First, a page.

LOTTERY winners have returned to work - but only for two days - as they helped build a memorial to one of the Second World War's most successful missions.

Mark and Julie Weir, from Darlington, and Andy Garth, from Stockton, have a combined wealth of more than £3.5m after scooping the jackpot in 2008 and 2012 respectively.

They were part of a 30-strong team of millionaires who rolled their sleeves up to help build the tribute at the National Memorial Arboretum, in Staffordshire.

It will stand as a lasting memorial to the veterans of the 1940 Dunkirk beach evacuation and included sand imported from the beach in northern France.

Mr Garth, who won £1m when his numbers came up, said: "All the splinters and blisters have been worth it and the end result is suitably fitting to mark the experiences and bravery that those soldiers faced on the beaches of Dunkirk.”

Second World War veteran Norman Lewis, from Stoke, visited the millionaire workforce in action.

The 94-year-old fought at Dunkirk in 1940 and made the visit to the newly constructed memorial to oversee operations and thank the winners for their work.

He said: “It’s very emotional being here and seeing the project unfold.

"I think it’s a wonderful design and really emulates the beaches at Dunkirk.

"They have done a fantastic job in creating a lasting memorial to an important moment in British wartime history."

The memorial is being built ahead of the 75th year commemorations of the Dunkirk evacuation and is set within the grounds of the National Memorial Arboretum’s 150-acre site.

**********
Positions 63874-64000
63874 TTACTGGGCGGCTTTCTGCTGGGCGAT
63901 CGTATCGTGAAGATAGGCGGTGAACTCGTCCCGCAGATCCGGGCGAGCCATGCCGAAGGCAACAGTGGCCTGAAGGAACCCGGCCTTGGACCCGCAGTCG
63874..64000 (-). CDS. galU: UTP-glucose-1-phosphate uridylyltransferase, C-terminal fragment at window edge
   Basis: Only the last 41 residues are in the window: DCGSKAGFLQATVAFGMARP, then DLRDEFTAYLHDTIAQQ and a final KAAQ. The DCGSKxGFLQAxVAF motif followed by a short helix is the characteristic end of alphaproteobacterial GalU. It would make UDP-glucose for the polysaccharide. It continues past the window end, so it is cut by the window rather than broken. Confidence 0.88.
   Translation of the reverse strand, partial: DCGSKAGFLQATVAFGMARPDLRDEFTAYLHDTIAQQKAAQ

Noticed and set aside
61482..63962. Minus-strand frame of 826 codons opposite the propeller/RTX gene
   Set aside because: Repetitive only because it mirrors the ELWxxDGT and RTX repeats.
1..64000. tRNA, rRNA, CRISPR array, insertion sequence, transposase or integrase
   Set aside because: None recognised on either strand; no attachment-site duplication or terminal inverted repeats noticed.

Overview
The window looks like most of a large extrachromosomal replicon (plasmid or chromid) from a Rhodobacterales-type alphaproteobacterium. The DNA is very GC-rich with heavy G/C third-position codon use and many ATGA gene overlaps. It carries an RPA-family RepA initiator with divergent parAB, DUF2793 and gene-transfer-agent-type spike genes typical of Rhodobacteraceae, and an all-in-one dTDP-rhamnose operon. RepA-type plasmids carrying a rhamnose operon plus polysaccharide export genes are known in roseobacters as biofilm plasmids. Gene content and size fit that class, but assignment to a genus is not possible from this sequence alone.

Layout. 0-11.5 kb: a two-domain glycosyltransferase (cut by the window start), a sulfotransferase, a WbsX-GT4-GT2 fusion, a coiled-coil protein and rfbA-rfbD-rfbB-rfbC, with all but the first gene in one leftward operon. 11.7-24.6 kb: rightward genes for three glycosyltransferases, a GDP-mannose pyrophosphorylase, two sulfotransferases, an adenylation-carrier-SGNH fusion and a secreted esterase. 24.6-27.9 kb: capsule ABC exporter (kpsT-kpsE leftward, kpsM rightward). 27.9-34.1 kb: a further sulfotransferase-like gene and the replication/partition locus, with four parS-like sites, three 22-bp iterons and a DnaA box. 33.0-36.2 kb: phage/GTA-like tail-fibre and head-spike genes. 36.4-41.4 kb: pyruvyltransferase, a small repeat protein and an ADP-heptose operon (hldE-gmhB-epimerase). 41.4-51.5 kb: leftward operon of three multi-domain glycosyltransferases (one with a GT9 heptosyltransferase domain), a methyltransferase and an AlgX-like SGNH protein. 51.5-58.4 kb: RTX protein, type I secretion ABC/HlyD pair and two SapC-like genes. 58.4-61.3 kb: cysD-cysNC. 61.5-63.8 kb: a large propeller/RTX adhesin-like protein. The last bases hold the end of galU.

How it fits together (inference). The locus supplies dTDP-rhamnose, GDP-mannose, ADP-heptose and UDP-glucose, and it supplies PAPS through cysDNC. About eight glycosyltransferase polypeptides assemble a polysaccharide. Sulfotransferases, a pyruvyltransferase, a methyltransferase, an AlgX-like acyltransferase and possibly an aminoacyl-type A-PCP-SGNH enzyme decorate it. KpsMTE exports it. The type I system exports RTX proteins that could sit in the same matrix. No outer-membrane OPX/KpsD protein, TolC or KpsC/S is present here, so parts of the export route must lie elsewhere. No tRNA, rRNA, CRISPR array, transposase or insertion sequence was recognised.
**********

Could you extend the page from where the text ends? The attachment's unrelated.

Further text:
It's not the first time the National Memorial Arboretum has benefitted from Lottery winners’ support

In 2012, a £2.85m grant from the Heritage Lottery Fund helped create a Remembrance learning centre at the site.

James Shallcross, assistant curator at the National Memorial Arboretum, said: “The arboretum recognises all those who have fallen fighting on behalf of us all.

"We are very grateful to our Lottery volunteers who have worked so hard."

The Dunkirk evacuation, code-named Operation Dynamo, was the removal of Allied soldiers from the beaches and harbour of Dunkirk, in 1940.

The operation became necessary when large numbers of British, French, and Belgian troops were cut off and surrounded by the German army during the Battle of France.

Nearly 340,000 soldiers were brought back home in nine days via an assortment of 800 ships including commanded small civilian crafts, fishing boats and barges.